What if one day everyone who used to ask you about accepting Jesus Christ as your personal savior disappeared? What if this was about the time someone took power and his name was Ann T. Christ? Okay, that would be a pretty feminine name, so let's go with Nicholai Carpathia instead. Welcome to Left Behind. Seems you should have listened to all of your religious friends, because you're living in the "end times," and there is a battle between the forces of the holy and the rock music of the Satanists. Buckle up: Christian gaming just went mainstream. The game is based on the ultra-popular Left Behind series of books, and the first book is helpfully included in the box with the game. Because I'm a glutton for punishment, I tried to read the book. I thought it would be helpful for me to know the source material for the review, and it might give me a little insight into the series as a whole. I put it down in disgust after the first fifty pages. The writing is just horrible. The fact that 65 million hojillion people bought these books and enjoyed them scares the hell out of me. When you start longing for the florid prose of a dime-store romance novel, you know that, stylistically, what you're holding in your hands is pretty bad. There is a huge market for it, though, and the concept of the people left behind post-Rapture fighting the forces of evil is actually quite compelling. The idea of putting the concept into a game is a strong one, and there's a lot you can do with the premise. It's hard to review a game like this without getting into religious issues, but the one thing you'll want to know from the start is that this game is pushing an agenda. It's not as obvious about it as, say, Kirk Cameron; the game doesn't roam the streets telling people they are going to go to hell because they used to make out behind the Pizza Hut when they were 14. But it does have a few things to say about religion. Between missions, you can look at a "found clue" and read a little essay about the Bible. Some of the historical facts about the Bible I enjoyed reading and they made me want to research the book further out of historical curiosity. There is also an essay that tries to poke holes in the theory of evolution, and while I don't mind how they went about it in this case, the links at the bottom of the page bring you to other Christian sites for further reading. On these pages you're also listening to Christian music, with a helpful "Buy this music now" button at the bottom of the screen. So you know that this game is definitely trying to say (and sell) something, and for that reason it has a built-in audience. This is a game that Christian parents can buy their kids, and one that Christian kids can play themselves without any guilt about "questionable content." I had a good friend growing up who was Mormon, and since his family was into computers, they had a nice four-computer LAN in their basement, and we would spend many an afternoon playing Duke Nukem with all the nudity and swearing removed. The gunfire, apparently, was okay. In other news, Left Behind has gunfire. Pre-release media reports have painted the game as one long exercise in violence that includes vitriol against Jews and Muslims, but were they right? While wondering if we're going to disappear in the next few days, let's play some Left Behind and see what kind of a game it really is. The game begins with a lengthy full-motion video intro where we see the actual Rapture. It's pretty basic: we see someone doing a stereotypically Christian thing and then, off-camera, she disappears in a flash of light, leaving behind only a pile of clothes and jewelry. There is bound to be a lot of looting in the first few minutes after the Rapture as the seven-year-long Great Tribulation begins. From there, it's up to the forces of good to figure out what's going on. As "Buck," you travel to New York because you have a feeling that to do God's work you need to be there. Okee dokee. The first thing that happens after the Rapture is that all the advertisements in New York are taken down and replaced with billboards for McGruff, the US Army and, above all, EBGames and Gamestop. No joke; the game is basically just one giant EB/GameStop ad. Down every street and in every alley there is a huge, blatant billboard for the stores. In the post-Rapture world, we know where we can go to trade in our games and DVDs. To say that this took me out of the game a little bit is an understatement; I felt like NPCs were going to start bugging me at any moment about replacement plans and trying to rip me off with low trade-in values. Most in-game advertising doesn't bother me, but when New York becomes one big mall game-store ad, it's a little distracting. As you wander around in the first missions, learning how to buy buildings and convert followers, you'll notice how bland the game looks. This would have been great looking about five or six years ago, but right now it just comes across as boring. There are a lot of bad guys running around, denoted by red bars over their heads, and they will shoot red balls at you. These balls sap your "spirit," which is like mana, and you have to pray to get it back. In the first mission I spent a lot of time running away from big gangs of people who were shooting these anti-God balls at me, and that got old quickly. Run and pray, run and pray. It was a lot like being at Wal-Mart on Black Friday. Your job in New York consists of buying buildings and getting a church going so that you can spread the truth of what happened. It's not an electromagnetic pulse that made everyone disappear, as the new world government would have you believe; it was the Rapture. And God still has a lot of work he needs you to do. So you have to hit the streets and convert people to the cause. It's simple: you have a convert button. If you can convince someone to be a Christian this easily, I just don't think it's really going to take, but it's a simple process in the game. You convert a stranger, send your new "friend" to train for a job, and suddenly you have a new soldier, or musician, or builder. Convert 'em and send 'em to work—that's what I always say. Since this game has violence as a last resort you'll spend many missions simply running around and buying buildings to convert into banks and cafes so you can pay and feed your troops, and, of course, converting people into Christianity so you can fight the forces of evil. If you lose too many "spirit points" by being hit with those glowing red anti-faith balls, you'll lose the mission when your hero unit goes "neutral." I find it odd that your "hero" can lose his faith by simply listening to some metal (and the game makes sure you know that metal is the work of evil). The same thing is true with the forces of Mr. Carpathia: a good talker can just convince them to join the forces of good. Of course, you always need to pray. That is probably going to be your most important hot-key to keep everyone Christian and happy. While the game does have a fair amount of gunplay later in the story, it was kind of refreshing to have a more social RTS. I had issues with the pathfinding in places, and it seems a little too easy to "lose" units in the map, and of course the graphics are ugly, but the game itself certainly has its own feel. While I wish the developers would have worked on the voice acting more during the development cycle, the game does a much better job of telling a story and keeping you involved with what's going on than the books do. The game does have an engaging story, and I did appreciate that aspect of the experience. The tactics and feel of the game are different from other RTS titles, and if you go around randomly killing people, you're going to lose spirit quickly and lose the game. While it might not be compelling enough to get hardcore RTS fans into the game, there is certainly some decent gaming going on here, and I had a good time as I played. This isn't a game that is going to rely solely on the Christian market for its sales; I was happy to see that they did spend the time and effort to put an actual game in there. Many groups have made inaccurate statements about this game that need to be corrected. For one thing, it is not particularly violent. While there are violent aspects of the game, the game makes it clear that shooting is the last resort. Second, it is not hateful to other religions. It does have an agenda, and I think you need to know that going in, but there's no bashing of other faiths. There are some creepy things going on here, such as the conversion of people on the street who are sent to the camp you just built to turn them into soldiers. Given the current political climate, I thought that was a questionable design decision. It certainly made me uncomfortable to turn someone into a good Christian simply to give them a gun. Then there's the idea of the Rapture and Great Tribulation (which many Christians view differently than the game's creators). If you have younger kids, I could easily see them becoming upset at the idea that God may take one of their parents and not the other, or that one day they might disappear and leave people behind. I can see teenagers mentally putting people into "Rapture-ready" and "Going to be stuck on Earth," groups. Using the idea of the Rapture to give people ammunition to shove non-religious people aside could end badly, and this isn't a game that I would allow my kids to play for that reason. While the presentation is classy and the game doesn't beat you over the head with it, it is trying to get you on what the designers consider to be the "right path in life." Whether or not you agree with this is your business, but the game does have a strong agenda behind it. Be aware of this as you play. Summing it up Every time we talk about this game in Opposable Thumbs, it ends with pages and pages of people arguing over religion, no matter what the post was about. I'm not sure this game is worth that level of contention and argument; it's simply doing what a million made-for-TV movies and Christian concerts do: make Christianity more attractive to younger people via the media. It does this well: the game is fun, it'll keep parents happy with its light levels of violence, and it'll be sold at video game stores, religious book stores, and everywhere else people spend money on God. This game will certainly get the message out. Gaming is getting big enough that we're bound to see more titles with a political or religious bent to them, and while some of the content in this game gives me pause, I like the fact they respected the brand and the audience enough to at least attempt to make a halfway decent game. Just be aware of the baggage of that message, and as my grandfather always used to say, "Whenever someone starts to talk to you about God, keep your hand on your wallet.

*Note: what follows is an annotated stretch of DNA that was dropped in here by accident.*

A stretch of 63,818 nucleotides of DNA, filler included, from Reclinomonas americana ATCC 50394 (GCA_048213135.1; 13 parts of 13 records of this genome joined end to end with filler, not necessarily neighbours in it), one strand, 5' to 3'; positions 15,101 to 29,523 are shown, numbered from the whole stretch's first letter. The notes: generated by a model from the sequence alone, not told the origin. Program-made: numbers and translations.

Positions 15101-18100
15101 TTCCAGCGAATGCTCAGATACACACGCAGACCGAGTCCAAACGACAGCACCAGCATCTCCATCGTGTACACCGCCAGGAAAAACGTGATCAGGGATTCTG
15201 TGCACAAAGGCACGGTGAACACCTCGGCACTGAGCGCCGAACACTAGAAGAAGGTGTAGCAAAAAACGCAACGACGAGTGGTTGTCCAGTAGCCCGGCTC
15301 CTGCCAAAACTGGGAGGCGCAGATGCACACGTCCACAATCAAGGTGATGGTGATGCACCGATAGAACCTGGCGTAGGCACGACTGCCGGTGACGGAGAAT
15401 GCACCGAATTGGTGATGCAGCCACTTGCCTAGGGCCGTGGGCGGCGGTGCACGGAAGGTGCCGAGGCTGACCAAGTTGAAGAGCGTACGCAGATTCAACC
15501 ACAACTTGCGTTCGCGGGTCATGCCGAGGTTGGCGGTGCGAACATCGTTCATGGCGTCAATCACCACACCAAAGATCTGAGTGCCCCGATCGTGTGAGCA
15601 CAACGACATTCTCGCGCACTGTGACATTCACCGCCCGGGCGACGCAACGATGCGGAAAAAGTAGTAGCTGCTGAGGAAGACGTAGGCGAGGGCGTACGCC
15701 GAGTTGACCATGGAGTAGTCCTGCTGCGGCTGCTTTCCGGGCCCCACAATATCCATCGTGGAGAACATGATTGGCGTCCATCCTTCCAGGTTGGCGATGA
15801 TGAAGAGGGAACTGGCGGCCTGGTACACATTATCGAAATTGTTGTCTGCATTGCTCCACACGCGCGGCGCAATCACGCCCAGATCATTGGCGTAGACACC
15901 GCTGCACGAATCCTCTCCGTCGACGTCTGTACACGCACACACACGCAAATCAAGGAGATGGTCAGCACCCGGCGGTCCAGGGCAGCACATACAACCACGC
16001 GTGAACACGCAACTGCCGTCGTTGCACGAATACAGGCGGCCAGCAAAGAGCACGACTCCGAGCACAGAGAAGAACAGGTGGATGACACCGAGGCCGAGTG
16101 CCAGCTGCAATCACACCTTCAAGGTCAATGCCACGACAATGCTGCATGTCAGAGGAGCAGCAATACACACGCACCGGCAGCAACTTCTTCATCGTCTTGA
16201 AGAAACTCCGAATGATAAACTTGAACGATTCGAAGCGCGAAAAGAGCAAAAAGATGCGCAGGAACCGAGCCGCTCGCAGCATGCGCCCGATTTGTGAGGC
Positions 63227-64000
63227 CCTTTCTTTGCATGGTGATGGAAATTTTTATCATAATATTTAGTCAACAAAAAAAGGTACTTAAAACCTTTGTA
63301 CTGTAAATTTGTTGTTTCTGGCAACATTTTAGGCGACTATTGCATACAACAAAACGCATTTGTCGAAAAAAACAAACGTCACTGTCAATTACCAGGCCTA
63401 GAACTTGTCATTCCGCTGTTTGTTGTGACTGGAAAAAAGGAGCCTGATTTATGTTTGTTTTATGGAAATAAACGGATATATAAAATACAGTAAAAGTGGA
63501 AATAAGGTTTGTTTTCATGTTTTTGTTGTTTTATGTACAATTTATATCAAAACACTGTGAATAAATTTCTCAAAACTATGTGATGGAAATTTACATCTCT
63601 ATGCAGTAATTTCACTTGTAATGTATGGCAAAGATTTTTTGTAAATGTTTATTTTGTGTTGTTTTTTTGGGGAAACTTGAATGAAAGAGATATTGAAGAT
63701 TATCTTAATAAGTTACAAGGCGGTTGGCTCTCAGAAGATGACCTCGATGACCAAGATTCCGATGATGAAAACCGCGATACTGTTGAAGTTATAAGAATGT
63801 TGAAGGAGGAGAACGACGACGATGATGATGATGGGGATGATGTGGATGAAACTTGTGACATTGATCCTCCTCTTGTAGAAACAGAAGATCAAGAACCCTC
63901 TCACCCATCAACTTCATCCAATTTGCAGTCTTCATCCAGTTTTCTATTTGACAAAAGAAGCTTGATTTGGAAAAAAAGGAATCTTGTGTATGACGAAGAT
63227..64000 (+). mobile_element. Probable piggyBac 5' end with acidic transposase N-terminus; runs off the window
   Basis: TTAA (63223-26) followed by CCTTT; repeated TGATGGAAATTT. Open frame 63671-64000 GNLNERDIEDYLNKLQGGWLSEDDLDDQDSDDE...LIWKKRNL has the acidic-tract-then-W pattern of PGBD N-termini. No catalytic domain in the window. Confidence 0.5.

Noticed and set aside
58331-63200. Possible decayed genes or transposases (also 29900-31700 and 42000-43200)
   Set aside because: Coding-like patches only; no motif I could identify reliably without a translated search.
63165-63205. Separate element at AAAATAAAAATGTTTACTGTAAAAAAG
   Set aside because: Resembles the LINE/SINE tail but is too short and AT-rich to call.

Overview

Other Helpful Reviews for Left Behind: Eternal Forces
I will first say that I am two things in one. A Christian and a hardcore gamer. I'm not against games like Gears of War and Grand Theft Auto, but when I saw that Left Behind was coming to the PC, I was excited to see w... Read Full Review
I don't even understand why my Aunt paid money for this to give to me. I would have rather had the money! The gameplay is crap and if not crap then just uncomfortably awkward. The characters are ludicrous and to be hones... Read Full Review